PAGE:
Coronavirus fears don’t stop Yamba Farmers Market
CALVIN Peuser's vegetable stand at the Yamba Farmers and Growers Market had an extra item on display yesterday morning.
Nestled in his chemical free organise sweet potato and carrots was a bottle of hand sanitiser, and it wasn't alone among the 33 other stalls.
"This is our income, this is our life really," he said.
"We only do two markets, here and Grafton, and it's been pretty good this morning, maybe even a little bit better.
"People are probably done with the supermarkets, and it might even take a few blinkers off a few people."
Market organiser Debrah Novak said she wasn't sure how the markets, one of the few regular events to have survived the COVID-19 restrictions, would do.
"We didn't know how it was going to turn out, whether people would be scared to come out," she said.
"But I've seen people here with surgical gloves, some are doing the social distancing … and they've got that awareness."
Hand sanitiser was placed at every entrance to the markets near Whiting Beach, with many stallholders following suit.
Disinfectant, wipes, gloves and mosquito spray was also provided on all their tables to allay any fears the community may have had.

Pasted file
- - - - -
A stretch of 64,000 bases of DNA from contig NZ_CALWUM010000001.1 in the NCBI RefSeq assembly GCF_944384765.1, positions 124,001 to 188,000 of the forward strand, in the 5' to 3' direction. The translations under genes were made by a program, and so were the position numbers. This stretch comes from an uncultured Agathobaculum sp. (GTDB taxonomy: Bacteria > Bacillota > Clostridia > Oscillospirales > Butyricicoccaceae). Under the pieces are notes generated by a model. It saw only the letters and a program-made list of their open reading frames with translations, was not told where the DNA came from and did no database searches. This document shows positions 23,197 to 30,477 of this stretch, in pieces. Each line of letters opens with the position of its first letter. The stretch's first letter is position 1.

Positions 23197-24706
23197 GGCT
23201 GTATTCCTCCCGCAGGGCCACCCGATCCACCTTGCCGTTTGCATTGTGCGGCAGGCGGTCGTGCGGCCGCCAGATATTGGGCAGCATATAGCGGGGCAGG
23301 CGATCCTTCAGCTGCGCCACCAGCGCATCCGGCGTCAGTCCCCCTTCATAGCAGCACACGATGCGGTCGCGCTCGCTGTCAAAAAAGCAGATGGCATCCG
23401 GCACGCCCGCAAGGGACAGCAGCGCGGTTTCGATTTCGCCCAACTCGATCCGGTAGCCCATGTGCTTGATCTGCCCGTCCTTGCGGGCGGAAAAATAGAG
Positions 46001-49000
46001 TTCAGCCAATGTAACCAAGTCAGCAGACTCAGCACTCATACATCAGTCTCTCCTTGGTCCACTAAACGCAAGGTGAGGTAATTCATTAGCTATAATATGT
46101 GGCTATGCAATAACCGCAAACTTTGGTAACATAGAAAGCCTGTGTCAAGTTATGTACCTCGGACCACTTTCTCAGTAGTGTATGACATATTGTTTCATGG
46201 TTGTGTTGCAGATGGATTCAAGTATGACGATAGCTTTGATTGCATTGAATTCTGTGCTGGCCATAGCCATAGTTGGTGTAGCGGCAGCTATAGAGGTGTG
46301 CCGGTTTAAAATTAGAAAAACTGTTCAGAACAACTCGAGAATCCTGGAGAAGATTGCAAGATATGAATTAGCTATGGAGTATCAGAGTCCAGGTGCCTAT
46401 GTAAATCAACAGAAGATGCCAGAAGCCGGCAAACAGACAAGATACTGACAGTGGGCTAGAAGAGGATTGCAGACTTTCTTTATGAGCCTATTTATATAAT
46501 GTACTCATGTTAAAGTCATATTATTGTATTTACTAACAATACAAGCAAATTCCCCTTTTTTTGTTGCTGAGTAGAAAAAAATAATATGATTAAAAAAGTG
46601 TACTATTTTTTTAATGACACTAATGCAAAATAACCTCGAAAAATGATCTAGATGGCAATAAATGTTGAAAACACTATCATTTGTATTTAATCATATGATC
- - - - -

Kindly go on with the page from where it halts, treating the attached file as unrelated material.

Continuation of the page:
"It's about making people feel safe, and from a mental point of view, people can see we're across it and thinking about it," Ms Novak said.
Prior to the coronavirus outbreak, Ms Novak said many people didn't realise the level of hygiene that each stallholder needed to provide to be at the markets.
"All our stallholders who have prepared foods … they all have to have their kitchen registered, they have to do a safe handling food course, and a supervisors food handling cause just to be here," she said.
"Now on top of that, we're asking our stallholders to ramp it up."
Ms Novak said she had even provided a concierge service from one person who was self-isolating, delivering the food to their doorstep.
With all the food at the market grown in a 150km radius, Ms Novak said there was not going to be a shortage of food, especially in the Clarence Valley.
"We are the major food bowl of the area," she said. "We are going to be here next because that food is still growing."